Bvddy - Using Tinder Logic to Make Fitness Social

Is it better to work out by yourself or with friends? It depends on your approach, but the fact remains that, in adulthood, finding partners in crime for your athletic pursuits is a bit more difficult. You might have managed to talk your partner into going jogging with you, or had an impromptu basketball game with a few friends one sunny afternoon, but anything long term is going to be a lot harder to maintain.

To solve this issue, Miami startup Buddy Tech looked at Tinder. It's long since been proven that Tinder's swiping system is far more broadly applicable than first thought, and better suited to things other than dating. The latest on that list? Finding a gym buddy.

On Bvddy, you create profile which logs your location, age and the sports you're interested in, then matches you up with other people who have similar interests. This way, you can arrange that game of squash or weekly run with someone of a similar skill level, or look for events that you might be interested in and open up a dialogue with other people who are considering going.

The swiping interface is almost identical to Tinder's, and the discover feature simply lists nearby events that you might be interested in. Profiles are rated by how responsive they are, as well as how they were to partner up with, so the more you use the app, the more likely you'll be to get matched up.

Unlike a dating app, you can't really over or undersell your value, because it will either end up making you look like a fraud, or a jerk who just wanted to play tennis with someone they could utterly annihilate. People play sports because they want to have fun, primarily, and all this is really doing is sidestepping the awkward 'hey, do you climb?' conversation.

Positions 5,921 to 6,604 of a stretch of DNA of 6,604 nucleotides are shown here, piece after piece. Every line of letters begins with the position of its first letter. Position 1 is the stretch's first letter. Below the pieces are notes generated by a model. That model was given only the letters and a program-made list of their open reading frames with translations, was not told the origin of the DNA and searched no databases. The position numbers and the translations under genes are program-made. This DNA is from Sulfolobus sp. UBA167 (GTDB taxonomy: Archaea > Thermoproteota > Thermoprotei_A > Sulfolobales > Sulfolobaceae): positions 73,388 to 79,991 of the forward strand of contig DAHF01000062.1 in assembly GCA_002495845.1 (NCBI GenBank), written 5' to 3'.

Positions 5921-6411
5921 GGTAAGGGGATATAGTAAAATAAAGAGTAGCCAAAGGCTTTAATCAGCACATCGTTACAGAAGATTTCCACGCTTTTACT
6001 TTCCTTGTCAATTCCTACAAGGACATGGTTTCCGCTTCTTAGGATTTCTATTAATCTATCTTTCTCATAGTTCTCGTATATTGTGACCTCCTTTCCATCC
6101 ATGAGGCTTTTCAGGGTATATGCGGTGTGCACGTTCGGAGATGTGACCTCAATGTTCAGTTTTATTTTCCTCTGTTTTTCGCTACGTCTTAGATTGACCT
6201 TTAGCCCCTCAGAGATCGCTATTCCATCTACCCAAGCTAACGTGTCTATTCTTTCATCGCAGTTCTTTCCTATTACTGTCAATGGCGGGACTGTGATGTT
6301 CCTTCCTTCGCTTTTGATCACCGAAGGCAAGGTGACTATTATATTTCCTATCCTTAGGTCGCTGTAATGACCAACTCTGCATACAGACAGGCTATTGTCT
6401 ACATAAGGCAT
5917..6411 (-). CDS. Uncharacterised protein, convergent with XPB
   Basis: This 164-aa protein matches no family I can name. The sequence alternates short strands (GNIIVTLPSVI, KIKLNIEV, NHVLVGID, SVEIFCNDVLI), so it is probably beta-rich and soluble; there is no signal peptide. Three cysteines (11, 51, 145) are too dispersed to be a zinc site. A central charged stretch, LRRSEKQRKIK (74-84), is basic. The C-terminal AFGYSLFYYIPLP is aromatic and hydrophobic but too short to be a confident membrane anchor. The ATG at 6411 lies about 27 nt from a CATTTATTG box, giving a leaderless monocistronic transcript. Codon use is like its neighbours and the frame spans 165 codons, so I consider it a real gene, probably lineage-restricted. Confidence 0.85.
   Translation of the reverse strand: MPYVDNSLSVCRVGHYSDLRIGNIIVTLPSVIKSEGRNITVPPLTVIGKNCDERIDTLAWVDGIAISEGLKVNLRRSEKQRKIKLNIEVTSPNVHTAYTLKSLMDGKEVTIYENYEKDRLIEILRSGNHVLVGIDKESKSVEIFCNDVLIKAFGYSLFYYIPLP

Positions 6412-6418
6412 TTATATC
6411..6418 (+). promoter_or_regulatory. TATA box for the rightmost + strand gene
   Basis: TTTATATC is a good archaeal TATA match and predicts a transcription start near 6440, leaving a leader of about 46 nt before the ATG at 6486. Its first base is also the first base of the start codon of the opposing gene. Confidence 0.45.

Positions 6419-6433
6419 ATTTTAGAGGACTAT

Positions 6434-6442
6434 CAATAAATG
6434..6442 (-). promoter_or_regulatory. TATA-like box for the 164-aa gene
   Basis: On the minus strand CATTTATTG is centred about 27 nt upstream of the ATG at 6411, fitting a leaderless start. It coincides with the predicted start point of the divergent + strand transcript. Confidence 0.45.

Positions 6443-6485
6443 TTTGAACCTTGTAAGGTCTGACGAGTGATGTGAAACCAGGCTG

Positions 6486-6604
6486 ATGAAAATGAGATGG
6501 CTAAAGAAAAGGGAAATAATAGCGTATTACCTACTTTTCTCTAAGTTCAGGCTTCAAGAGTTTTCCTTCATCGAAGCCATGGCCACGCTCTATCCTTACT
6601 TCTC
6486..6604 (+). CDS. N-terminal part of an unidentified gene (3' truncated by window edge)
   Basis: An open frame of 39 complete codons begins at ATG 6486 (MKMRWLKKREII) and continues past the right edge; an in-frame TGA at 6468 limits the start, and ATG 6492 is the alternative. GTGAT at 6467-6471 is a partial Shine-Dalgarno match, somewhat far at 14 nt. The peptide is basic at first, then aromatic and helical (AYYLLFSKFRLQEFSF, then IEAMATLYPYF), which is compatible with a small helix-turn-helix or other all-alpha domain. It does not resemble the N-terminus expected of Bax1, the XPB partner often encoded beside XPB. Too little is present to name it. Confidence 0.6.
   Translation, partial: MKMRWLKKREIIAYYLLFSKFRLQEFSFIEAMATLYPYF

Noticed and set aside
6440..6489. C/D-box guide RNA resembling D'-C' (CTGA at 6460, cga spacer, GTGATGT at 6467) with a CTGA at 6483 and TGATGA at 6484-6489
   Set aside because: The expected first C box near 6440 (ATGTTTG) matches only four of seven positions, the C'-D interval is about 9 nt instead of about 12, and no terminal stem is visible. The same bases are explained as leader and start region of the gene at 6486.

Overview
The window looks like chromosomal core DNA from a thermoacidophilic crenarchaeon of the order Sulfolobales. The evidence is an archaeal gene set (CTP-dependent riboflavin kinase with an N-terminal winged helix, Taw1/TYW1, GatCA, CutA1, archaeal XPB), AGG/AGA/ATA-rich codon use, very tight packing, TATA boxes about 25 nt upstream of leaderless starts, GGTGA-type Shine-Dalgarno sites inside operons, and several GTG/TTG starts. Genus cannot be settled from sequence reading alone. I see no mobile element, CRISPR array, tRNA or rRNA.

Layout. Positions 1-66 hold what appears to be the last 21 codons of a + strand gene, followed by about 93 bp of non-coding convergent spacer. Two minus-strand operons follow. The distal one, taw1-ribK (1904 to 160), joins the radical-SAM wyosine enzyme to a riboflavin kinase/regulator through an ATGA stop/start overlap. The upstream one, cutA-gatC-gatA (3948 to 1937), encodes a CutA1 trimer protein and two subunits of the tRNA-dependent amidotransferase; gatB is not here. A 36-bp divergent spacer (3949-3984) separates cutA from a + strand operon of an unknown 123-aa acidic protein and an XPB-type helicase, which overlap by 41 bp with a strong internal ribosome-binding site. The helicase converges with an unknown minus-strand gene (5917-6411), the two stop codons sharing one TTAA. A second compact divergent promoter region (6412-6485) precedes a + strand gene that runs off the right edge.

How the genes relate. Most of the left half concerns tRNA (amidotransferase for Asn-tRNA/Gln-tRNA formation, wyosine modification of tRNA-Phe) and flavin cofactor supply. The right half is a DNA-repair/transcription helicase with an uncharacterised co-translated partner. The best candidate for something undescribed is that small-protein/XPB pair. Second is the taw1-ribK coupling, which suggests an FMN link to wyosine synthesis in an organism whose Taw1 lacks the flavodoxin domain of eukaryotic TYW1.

You can also create and manage events in-app, so if you buddy up with someone, and it's going well, you can start to arrange local events and get yet more people involved. Events are mapped to availability - you'll only see the ones which you're actually able to attend, so the chances of half a dozen people pulling out an hour beforehand are lessened.

It's pretty limited here the UK, I only found a handful of other users in the local area, but in the US it's reached in excess of 100,000 daily active users since launching last year, when it was limited to only Miami. With time and attention, this could end up being a truly global network, and more dedicated events and corporate sponsorship deals could emerge. Even if it hasn't fully reached your area yet, keep an eye on this one, it might just find your that fencing partner you've been needing since university.

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